*Geek Box: Adjustment Models
Reading nutritional epidemiology, you will continually encounter a long list of variables [generally referred to as ‘covariates’] that the investigators adjusted for. In statistics, the term ‘adjustment’ means to control, i.e., remove from the equation, a variable that might influence the association between the exposure of interest and the outcome of interest. By adjusting for these factors, it provides a more direct estimate of the effects of the exposure on the outcome.
The term ‘model’ refers to the particular set of variables which have been added to the analysis. There may be different combinations of variables included. Every specific group of variables that is adjusted for is referred to as a model. Basic models tend to adjust for factors like age, gender, ethnicity, BMI, or whichever combinations of these basic factors the authors deem relevant. When multiple variables are included in a model, this is known as ‘multivariate analysis’ or a ‘multivariate model’.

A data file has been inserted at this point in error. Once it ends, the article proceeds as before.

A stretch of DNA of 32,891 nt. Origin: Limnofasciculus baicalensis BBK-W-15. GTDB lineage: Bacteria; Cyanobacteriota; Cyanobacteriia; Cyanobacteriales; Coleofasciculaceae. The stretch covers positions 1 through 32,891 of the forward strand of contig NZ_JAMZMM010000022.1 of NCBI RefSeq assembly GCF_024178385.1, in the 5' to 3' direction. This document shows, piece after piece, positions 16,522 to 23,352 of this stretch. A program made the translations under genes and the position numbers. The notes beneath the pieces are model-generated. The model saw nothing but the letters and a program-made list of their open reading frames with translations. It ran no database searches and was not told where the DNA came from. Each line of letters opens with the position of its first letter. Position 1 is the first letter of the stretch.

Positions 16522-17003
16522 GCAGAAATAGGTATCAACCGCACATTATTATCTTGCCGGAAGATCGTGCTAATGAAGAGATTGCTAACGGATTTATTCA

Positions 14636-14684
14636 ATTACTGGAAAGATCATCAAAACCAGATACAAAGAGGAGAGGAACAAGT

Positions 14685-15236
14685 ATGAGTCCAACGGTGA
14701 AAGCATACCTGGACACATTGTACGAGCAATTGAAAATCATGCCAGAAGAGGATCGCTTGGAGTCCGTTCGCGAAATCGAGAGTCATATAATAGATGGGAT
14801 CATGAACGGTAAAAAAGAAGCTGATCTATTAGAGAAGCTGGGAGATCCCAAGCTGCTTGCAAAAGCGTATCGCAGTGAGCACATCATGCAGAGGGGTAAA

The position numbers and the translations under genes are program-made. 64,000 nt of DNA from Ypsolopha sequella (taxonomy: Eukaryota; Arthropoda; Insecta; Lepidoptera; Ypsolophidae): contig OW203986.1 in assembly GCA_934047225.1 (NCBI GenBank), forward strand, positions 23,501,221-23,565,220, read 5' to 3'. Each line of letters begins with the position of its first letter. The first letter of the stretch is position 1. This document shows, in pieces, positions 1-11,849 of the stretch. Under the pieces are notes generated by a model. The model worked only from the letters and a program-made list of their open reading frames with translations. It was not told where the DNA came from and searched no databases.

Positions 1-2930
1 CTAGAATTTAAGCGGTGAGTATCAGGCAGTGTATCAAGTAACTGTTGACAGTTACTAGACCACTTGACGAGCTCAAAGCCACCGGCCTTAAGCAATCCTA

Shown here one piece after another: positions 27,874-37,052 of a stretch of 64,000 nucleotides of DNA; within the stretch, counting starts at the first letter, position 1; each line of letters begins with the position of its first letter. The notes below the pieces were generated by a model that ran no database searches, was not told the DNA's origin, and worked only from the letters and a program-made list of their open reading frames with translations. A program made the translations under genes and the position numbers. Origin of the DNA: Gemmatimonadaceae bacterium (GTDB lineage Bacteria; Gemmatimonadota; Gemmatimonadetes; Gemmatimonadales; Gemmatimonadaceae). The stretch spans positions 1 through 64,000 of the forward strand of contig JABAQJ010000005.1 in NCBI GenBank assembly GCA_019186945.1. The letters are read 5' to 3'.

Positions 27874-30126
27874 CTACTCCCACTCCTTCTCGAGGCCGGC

In nutritional epidemiology, there are two levels of variables we want to account for in a multivariate analysis: potential confounding by lifestyle factors [smoking, alcohol, BMI], and potential confounding by correlated dietary factors [other nutrients]. Dietary factors can be analysed by using a substitution analysis: this is where the effects of replacing one nutrient with another are modelled, for example, the effect of replacing saturated fat with polyunsaturated fat. A single study might have three models; an ‘Unadjusted Model’, where the results are displayed before adjusting for any variables; a ‘Basic Model’ generally adjusts for typical lifestyle factors, like smoking, alcohol, and/or BMI; and a ‘Fully Adjusted Model’, where all variables that the investigators have deemed important to control for are added.